Lewis and Tiago bring Diego to the station for the murder of Officer Reilly and it’s not long before many of the other officers want to ‘extract’ a confession in their own manner, even if they have to go through Tiago to do it. But their Captain gives the detectives a short amount of time to do it the ‘gentler’ way. However Diego thinks he holds the upper hand, realising quickly that Lewis has no idea Tiago’s brother Mateo is the real killer. Diego offers Tiago a deal but says that he’s more than willing to tell Lewis the truth if he doesn’t comply.
Across town other power-struggles are taking place for the hearts, souls and futures of key Angelinos but it seems more than likely no-one is going to get exactly what they want – or not without a price…
Anyone watching this week’s and previous episodes of Penny Dreadful: City of Angels would likely have been disturbed by the overt racism shown by many in the Los Angeles police department circa the late 1930s, the casual way in which race and class are used to verbally and physically degrade Mexicans, Hispanics and others. Such behaviour was hardly out of the ordinary at the time, especially with the world on the brink of another war, but America not yet involved. But in the wake of the George Floyd murder by a police-officer on the contemporary 2020 news and the subsequent demonstrations, the whole atmosphere of vitriol and violence that permeated the fictional story held all too scary relevance in the real world. The Penny Dreadful variety may have been more unapologetically overt, officers of the time safe in the knowledge that few would have to justify their actions to their peers and colleagues – or preferring to ignore it – but it’s impossible not to draw a meandering through-line to the allegations of endemic racism that may still haunt the department seventy years later – even if a majority of modern officers are respectable, brave and decent people.
An interrogation room is always a good place to situate a tight-knit drama and the questioning and manipulation of – and by – Adan Rocha’s Diego provides a stylish cat-and-mouse game of desperation between the man that half the station wants to tear apart and the two cops on the other side of the table. Rocha, along with Daniel Zovatto’s Tiago and Nathan Lane’s Lewis provide the spine of the episode and its something of a masterclass in dynamics. Each character has their own strengths and cards to play (or keep hidden) and it’s a poker game that they all begin to realise will have no winners, just degrees of loss.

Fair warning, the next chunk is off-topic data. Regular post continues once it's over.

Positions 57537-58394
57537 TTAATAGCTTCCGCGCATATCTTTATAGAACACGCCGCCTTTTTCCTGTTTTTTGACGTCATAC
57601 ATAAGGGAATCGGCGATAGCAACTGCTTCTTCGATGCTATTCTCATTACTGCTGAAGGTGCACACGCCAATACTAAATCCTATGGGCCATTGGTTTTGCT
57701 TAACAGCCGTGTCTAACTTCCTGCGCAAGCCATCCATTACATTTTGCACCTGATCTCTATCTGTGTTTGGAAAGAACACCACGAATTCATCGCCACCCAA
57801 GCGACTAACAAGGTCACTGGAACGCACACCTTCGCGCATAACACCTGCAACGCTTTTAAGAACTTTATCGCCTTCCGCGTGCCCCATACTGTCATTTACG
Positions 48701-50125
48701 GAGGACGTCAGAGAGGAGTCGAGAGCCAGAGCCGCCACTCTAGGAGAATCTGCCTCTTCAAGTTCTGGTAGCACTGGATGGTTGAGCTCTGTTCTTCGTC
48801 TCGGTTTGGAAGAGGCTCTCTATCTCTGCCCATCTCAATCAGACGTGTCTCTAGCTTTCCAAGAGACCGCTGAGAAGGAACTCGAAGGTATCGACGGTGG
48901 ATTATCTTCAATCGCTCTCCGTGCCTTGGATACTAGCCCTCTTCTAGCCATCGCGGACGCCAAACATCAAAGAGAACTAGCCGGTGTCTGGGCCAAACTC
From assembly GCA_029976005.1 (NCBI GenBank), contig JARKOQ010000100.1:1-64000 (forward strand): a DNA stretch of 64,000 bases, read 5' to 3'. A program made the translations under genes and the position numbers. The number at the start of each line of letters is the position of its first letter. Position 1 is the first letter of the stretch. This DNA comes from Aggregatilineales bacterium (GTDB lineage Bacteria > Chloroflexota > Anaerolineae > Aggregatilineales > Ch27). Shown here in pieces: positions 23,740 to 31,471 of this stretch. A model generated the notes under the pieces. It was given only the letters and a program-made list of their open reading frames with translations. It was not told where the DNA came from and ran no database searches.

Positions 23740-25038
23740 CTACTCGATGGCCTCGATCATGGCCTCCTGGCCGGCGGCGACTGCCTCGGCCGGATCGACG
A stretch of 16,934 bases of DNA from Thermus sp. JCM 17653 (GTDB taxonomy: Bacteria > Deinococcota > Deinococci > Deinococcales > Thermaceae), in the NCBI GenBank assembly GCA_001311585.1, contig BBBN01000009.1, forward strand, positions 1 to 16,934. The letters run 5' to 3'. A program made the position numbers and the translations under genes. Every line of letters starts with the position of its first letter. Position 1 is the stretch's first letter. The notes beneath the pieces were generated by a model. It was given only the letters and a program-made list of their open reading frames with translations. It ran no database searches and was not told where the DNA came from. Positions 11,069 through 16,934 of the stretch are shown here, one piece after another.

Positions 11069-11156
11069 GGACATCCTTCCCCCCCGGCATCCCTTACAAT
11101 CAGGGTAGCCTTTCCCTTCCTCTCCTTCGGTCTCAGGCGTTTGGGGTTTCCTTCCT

Roxann Dawson, a director of note who has come a long way since her acting days as B’Elanna on Star Trek Voyager, helms ‘How it is with Brothers‘ with grace and style as a tough but important episode. We’ve previously noted that the social machinations of the show have taken centre-stage rather than the more supernatural elements that are encouraging them. This episode is almost devoid of demonics with Dormer only appearing in one sequence (as Rio) and if you hadn’t been watching previous chapters, you could easily have mistaken this entry for conventional period drama (admittedly of a high calibre). It’s more about the evil men do, the justifications they make for it and the harder, moral complex decisions that tug on loyalties. The moral conundrums, reversals, dead-ends and desperation hang in the air like rancid sweat and you can feel the turmoil in the hearts of the main characters. Tiago is torn between his duties as a police-officer, his loyalty to his brother, his friendship with partner Lewis and the compromising consequences of every action he might take. Throughout the episode he twists one way then another, hating himself as much as the people around him. Lewis himself, so admiring of Tiago’s struggles, is intuitively methodical in piecing the truth together, feeling betrayed by his partner’s silence… but also by the department that is more eager to close a murder investigation than solve it. In fact, in the way that the various threads (including the neglected murder investigation that kick-started everything) are pulled together, not neatly or fairly, but to bureaucratic satisfaction and to put a public face on justice being done, is quite deftly, if cynically handled.
There are segues elsewhere as Peter Craft (Rory Kinnear) seeks to leave his wife Linda (Piper Perabo) behind in favour of Elsa (though she’s having none of it), Molly (Kerry Bishe) seeks to extricate herself from her mother (Amy Madigan) and Mateo (Johnathan Nieves) is forced to choose between his new friends and his mother, but these are all interludes, despite being important moments to their characters.
If it still feels as if show-runner John Logan has promised a supernatural drama with the infamous ‘Penny Dreadful‘ moniker and performed a bait-and-switch… instead delivered a history lesson about power, then at least it’s timely and it produces a great ‘character’ episode. Of course, the story itself isn’t over – we’ve several more episodes and a lot of characters in play and there’s no certainty the fates will be swift, kind or complete by the time the season is done…
- Production Design / SFX8